India sent the alarm bells ringing for front-runners Australia with a crushing 183-run defeat on Sri Lanka in a Super Six match at The Wanderers in Johannesburg today to storm into the semi-finals of the World Cup.
Riding on an exceptional bowling performance by the three seamers, India skittled out Sri Lanka for just 109 runs in 23 overs to record their second biggest-ever victory margin.
Javagal Srinath, playing his last World Cup, and Ashish Nehra claimed four wickets each while Zaheer Khan took two wickets.
Sachin Tendulkar had earlier propelled India to 292 for six, becoming the highest scorer in a single World Cup in the process even though he missed his 35th one-day ton by just three runs. Virender Sehwag and captain Saurav Ganguly also came up with handsome scores as India made Sri Lanka pay dearly for their decision to field first on winning the toss.
The victory catapulted India to 16 points on the Super Six table and also enlivened the possibility of a title clash with Australia at this very ground on March 23.
So pathetic was Sri Lanka's batting performance that the 21 extras were the second highest contributor to their total, behind top-scorer Kumara Sangakkara who made 30 runs. The other important scorers were the number 10 and 11 batsmen Muttiah Muralitharan (16) and Dilhara Fernando who started hitting out towards the end with the result only a formality.
Srinath, who now has 14 wickets in this tournament and is joint fourth leading wicket-taker with Australian Glenn McGrath, struck twice in his very first over to send back in-form Marvan Atapattu and youngster Jehan Mubarak.
Mahela Jayawardene's misery in this World Cup continued when he fell leg before wicket to Zaheer Khan in the third over to leave Sri Lanka panting at 3-3. Srinath then broke the back of Sri Lanka in the next over, trapping the dangerous Aravinda de Silva leg before wicket. None of the first four batsmen to be out could score any run.
At 15-4 in the fourth over, Sri Lanka's cause was all but over. Their slim hopes of even putting up a respectable total were dashed when their captain Sanath Jayasuriya was sent back by Srinath in the eighth over with the total on 40.
Nehra, who had claimed six wickets in the game against England, then ran through the lower middle order to hasten Sri Lanka's demise. Both Nehra, who now has 12 wickets in this World Cup, and Srinath finished with figures of four for 35. Zaheer Khan's two wickets cost him 33 runs.
So effective were the three medium-pacers that the Indians did not even need to call on the services of any other bowler.
Sri Lanka were in real danger of being bundled out for their lowest-ever score to India when they collapsed to 78 for nine. But some slogging by Muralitharan and Fernando, who put on 31 runs for the last wicket, ensured Sri Lanka safely crossed the 96 runs they had scored against India at Sharjah in 1984.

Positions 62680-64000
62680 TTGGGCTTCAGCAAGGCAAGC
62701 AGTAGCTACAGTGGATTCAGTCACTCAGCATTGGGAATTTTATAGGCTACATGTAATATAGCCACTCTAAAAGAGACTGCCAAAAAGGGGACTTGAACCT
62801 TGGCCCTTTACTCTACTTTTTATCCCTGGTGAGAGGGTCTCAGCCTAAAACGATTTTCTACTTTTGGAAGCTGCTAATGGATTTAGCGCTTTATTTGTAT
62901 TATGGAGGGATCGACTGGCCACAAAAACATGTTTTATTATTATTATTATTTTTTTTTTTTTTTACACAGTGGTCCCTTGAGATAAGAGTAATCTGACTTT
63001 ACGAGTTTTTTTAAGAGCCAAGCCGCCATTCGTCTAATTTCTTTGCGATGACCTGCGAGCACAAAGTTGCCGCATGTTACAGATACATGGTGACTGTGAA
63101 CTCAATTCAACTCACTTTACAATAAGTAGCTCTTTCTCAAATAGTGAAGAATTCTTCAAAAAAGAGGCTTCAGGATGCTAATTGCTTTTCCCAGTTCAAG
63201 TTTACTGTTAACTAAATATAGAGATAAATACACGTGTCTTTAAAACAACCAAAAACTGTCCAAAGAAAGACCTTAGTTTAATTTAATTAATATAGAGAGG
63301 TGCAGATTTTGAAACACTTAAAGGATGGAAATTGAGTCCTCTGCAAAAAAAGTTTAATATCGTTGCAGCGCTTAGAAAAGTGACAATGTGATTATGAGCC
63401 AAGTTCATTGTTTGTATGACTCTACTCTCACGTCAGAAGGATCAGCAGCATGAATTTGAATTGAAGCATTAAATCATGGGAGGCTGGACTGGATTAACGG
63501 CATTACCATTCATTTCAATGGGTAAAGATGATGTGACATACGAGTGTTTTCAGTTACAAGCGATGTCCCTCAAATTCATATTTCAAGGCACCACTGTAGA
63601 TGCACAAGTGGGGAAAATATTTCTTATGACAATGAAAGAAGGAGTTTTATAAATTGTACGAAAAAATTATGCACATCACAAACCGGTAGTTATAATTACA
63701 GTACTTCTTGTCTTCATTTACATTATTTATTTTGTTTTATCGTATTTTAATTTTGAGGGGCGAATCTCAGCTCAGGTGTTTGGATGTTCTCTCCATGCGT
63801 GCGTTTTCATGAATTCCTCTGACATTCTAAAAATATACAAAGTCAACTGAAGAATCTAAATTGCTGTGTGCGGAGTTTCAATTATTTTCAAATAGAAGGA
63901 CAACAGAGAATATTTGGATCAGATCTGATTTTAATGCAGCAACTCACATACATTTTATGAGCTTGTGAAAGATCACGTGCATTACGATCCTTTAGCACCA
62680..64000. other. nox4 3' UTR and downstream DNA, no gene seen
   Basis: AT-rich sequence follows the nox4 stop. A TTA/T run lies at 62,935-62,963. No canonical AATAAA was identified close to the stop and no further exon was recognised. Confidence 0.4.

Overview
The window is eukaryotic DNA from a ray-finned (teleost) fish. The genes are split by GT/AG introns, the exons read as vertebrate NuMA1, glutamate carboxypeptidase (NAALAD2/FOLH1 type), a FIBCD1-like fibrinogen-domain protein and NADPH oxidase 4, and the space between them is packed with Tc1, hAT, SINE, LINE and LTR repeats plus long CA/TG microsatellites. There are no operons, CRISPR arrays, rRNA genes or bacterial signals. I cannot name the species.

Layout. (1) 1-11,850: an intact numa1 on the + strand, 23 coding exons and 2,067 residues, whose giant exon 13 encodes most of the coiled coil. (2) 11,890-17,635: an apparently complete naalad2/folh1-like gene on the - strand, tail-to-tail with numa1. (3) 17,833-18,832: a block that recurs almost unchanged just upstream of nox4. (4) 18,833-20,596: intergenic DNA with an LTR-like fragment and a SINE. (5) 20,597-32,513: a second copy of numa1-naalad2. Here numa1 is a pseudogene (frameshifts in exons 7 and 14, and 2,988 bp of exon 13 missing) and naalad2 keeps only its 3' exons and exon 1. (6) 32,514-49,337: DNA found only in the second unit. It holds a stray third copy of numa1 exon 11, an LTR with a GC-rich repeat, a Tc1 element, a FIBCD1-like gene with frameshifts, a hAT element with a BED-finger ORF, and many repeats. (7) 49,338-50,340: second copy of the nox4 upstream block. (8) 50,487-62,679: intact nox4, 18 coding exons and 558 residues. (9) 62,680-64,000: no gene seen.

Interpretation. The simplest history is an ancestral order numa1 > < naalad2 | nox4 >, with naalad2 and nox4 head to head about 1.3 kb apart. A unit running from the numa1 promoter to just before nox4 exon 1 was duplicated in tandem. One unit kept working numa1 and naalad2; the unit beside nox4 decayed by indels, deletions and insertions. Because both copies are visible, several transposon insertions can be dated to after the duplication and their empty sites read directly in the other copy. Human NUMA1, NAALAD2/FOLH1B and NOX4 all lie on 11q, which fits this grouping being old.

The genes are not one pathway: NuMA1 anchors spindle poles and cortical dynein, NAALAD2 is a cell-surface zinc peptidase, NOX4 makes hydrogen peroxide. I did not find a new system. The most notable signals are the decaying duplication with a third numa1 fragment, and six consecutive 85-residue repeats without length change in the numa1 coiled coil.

However, the result left them precariously placed in the race for the semi-finals. Their fate hinges not only on their last Super Six game against Zimbabwe but also on the result of games involving other teams like Kenya and New Zealand.
The performance of the bowlers completely overshadowed an equally efficient batting display by the Indians. Tendulkar and Sehwag provided another flying start to the team, putting on 153 runs for the first wicket in 27 overs.
After Sehwag was out for 66, made from 76 balls with five fours and three sixes, Ganguly joined Tendulkar in a 61-run partnership for the second wicket.
Ganguly played a fluent 48-run knock, which was studded with two fours and two sixes.
However, it was Tendulkar once again who stook out with his brilliant batting performance. He did not exactly hammer the bowlers as he did in the game against Pakistan but was equally effective nevertheless, scoring easily and freely.
It was only after the duo had bettered their previous best opening partnership of 134 runs that Sehwag launched into the attack mode. Sehwag, whose previous best score in this tournament was 36, struck two sixes in an over from Jayasuriya.
Even as Tendulkar asked his partner to keep his cool, Sehwag attempted another big hit against Muralitharan but the wily off-spinner foxed him with an away-going delivery that resulted in a catch at long-on by Aravinda de Silva.
Ganguly, fresh from a century against Kenya in the previous game, signalled his arrival on the crease with a stunning six against Nissanka when he was yet to reach his double figures.
Tendulkar, at the other end, had slowed down considerably after reaching his 80s and concentrated on picking up the singles and twos. However, his 35th one-day century was not destined as he top-edged a de Silva delivery for wicketkeeper Kumara Sangakkara while trying to sweep.
This was the second time in this tournament that Tendulkar had got out in the 90s. He had been dismissed for 98 runs in the match against Pakistan.
However, Tendulkar did become the highest run-scorer in any single World Cup. When he moved from 46 to 50 with a boundary, Tendulkar aggregated 524 runs in this tournament, going past his own previous record of 523 in the 1996 World Cup at home.
After today's innings, Tendulkar's total stood at 571 runs -- miles ahead of nearest competitor South African Herschelle Gibbs who has 384 -- and he still has at least two more innings to play.
Tendulkar already is the highest scorer in all World Cups with an aggregate of 1630 runs from 30 matches.
When Tendulkar was out in the 39th over, India were placed at 214 for two and seemed well set for a score in excess of 300. However, some tight bowling towards the end by Vaas and Muralitharan stopped them short.
Vaas, who had 16 wickets at the start of this match, clean bowled Ganguly and Yuvraj Singh to finish with figures of 2-34 from his 10 over. Muralitharan claimed three wickets for 46 runs.
Mohammad Kaif scored 18 runs while Rahul Dravid, who came at the fall of Yuvraj Singh (5) in the 46th over, remained unbeaten on 18.